Juxtaposing Western modernity, Chinese heritage and lingering hints of colonial assertiveness, Shanghai’s character is proudly eclectic but therefore a nightmare to plan. With only two days on hand to roam the city and London dwelling friend in tow, the pressure was on to build the perfect itinerary that allowed us to sample all the city had to offer, including its many foodie treats (note to IBS sufferers like myself; take medicine and lots of it with you, MSG reigns supreme here…)
Where to Stay
Shanghai accommodation is unavoidably expensive but plentiful. Proximity to good food and bars is always key for this food obsessed traveller who opted for Hotel Indigo Shanghai on the Bund. Dual aspect views of the Bund and Pudong (best enjoyed from the rooftop Char bar) were the perfect backdrop to a fun, contemporary interior with a quirky touch. We plumped for a river view room and indulged in their giant beds, rain showers and flair filled décor. This is definitely one of the more stylish and thankfully more affordable hotel options.
What to do
As with most cities, Shanghai is best explored region by region.
A good starting point is the main throng of the Bund. Spend an hour ambling along the riverside walk admiring the 19th century colonial architecture of the splendid old banks and hotels.
Then wander westwards towards the People’s Square to get a feel for the central city, squeezing in a visit to one of the main museums. Head a little South towards Old Town and Yuyuan garden. Soak in the feel of Old Shanghai alleyways and markets before entering the tranquil haven of the gardens.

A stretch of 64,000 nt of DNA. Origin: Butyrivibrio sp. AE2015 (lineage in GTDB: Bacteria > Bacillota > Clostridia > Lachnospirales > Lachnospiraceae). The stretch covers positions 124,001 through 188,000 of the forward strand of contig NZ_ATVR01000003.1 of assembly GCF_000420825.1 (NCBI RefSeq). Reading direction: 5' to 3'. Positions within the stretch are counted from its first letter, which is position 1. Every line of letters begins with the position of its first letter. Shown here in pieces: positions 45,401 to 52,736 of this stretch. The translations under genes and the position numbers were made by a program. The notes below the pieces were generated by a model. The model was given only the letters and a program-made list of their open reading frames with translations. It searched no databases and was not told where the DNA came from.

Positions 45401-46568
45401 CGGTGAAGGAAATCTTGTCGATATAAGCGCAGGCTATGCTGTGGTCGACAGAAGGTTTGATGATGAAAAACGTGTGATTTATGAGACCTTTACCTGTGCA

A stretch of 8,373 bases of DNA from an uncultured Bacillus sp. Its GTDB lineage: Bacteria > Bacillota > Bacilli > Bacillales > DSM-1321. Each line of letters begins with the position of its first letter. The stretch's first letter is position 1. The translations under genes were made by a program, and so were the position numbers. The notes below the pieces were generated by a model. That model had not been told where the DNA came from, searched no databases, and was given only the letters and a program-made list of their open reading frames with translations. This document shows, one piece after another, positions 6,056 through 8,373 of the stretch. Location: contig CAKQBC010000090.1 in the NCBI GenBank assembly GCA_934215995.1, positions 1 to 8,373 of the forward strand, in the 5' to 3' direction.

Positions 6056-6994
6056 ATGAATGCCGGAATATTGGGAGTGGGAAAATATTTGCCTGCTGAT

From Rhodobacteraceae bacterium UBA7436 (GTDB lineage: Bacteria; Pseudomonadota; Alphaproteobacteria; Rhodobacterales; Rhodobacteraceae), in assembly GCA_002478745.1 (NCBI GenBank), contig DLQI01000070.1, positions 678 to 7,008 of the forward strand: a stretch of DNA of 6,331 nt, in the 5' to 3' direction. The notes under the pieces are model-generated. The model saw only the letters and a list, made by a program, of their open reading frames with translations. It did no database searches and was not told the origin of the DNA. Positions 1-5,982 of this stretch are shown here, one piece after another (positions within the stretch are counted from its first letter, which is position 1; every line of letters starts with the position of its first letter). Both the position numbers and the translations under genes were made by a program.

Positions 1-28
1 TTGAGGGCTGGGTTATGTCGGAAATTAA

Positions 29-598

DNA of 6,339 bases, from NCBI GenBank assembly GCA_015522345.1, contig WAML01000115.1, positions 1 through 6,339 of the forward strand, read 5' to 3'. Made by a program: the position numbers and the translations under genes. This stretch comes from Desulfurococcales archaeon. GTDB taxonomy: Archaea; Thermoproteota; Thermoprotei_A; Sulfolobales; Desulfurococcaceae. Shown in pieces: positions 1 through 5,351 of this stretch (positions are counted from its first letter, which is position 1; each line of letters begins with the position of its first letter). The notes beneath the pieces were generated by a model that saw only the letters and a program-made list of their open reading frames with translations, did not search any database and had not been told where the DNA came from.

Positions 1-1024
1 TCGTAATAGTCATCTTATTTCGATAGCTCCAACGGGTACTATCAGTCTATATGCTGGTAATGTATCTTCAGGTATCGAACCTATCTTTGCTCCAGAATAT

You’ll have to catch a cab over to the city’s main draw – the French Concession. Eerily reminiscent of Paris, wide lined streets are flanked by perfectly ordered trees. There is little of note to see here, the aim is instead to wander around soaking in the atmosphere, browsing in the boutiques and lazing in Fuxing Park.
The two areas of widest acclaim here are Tianzifang and Xintiandi. Xintiandi is a modern development, reviving the old Shikomen housing style to play host to modern shops and restaurants. Tianzifang by contrast is an untouched warren of narrow alleys linking tiny buildings with boutique stores. Finally, have a stroll along character and bargain filled Dongtai Antique Market.
The final sight, away from the others but not to be missed is over in Pudong itself. The main financial centre, skyscrapers abound, perfect for a sunset drink. My tip is to avoid the queues and fees for the viewing platforms and nab the same view for free with a drink in hand at Park Hyatt’s top floor bar.
Where to eat and drink
Shanghai is as famed for its Chinese cuisine as its international offerings, so sample it all, but make sure to book in advance.
Mr and Mrs Bund is ranked in the World’s Top 50 Restaurants and with good reason. A buzzing atmosphere is secondary to the sensational food. Cuivre is in the French Concession and has more of a neighbourhood high class French feel. M on the Bund is another spot offering up sumptuous Western fare, known for its great brunch offering.
For Chinese options, Old Jesse’s original location is the stalwart of Shanghainese cuisine in a casual setting. If you’re after something a little more modern, Lost Heaven serves up Yunnan cuisine in stylish surrounds. Another good bet is Ye Shanghai, down in Xintiandi it is a more formal, smart affair or Fu 1039 housed in an old mansion in expat enclave Jing’An.
To enjoy a drink with a view head to either Indigo’s Char bar, the Park Hyatt, Glamour Bar or the Vue bar at the Hyatt on the Bund for a different perspective. The art deco must do’s are the un-missable wood panelled Long Bar at the Waldorf Astoria and the lively Jazz Bar at the recently renovated Fairmont Peace Hotel.
So there you have it, our guide to Shanghai. And some tips to help make your journey easier:
- The underground train is a great way to get around during the days
- Cabs are cheap and plentiful but get your hotel to write the address of where you’re heading first to overcome the language barrier
- If you have longer than a weekend, look into a day trip to the beautiful West Lake in Hangzhou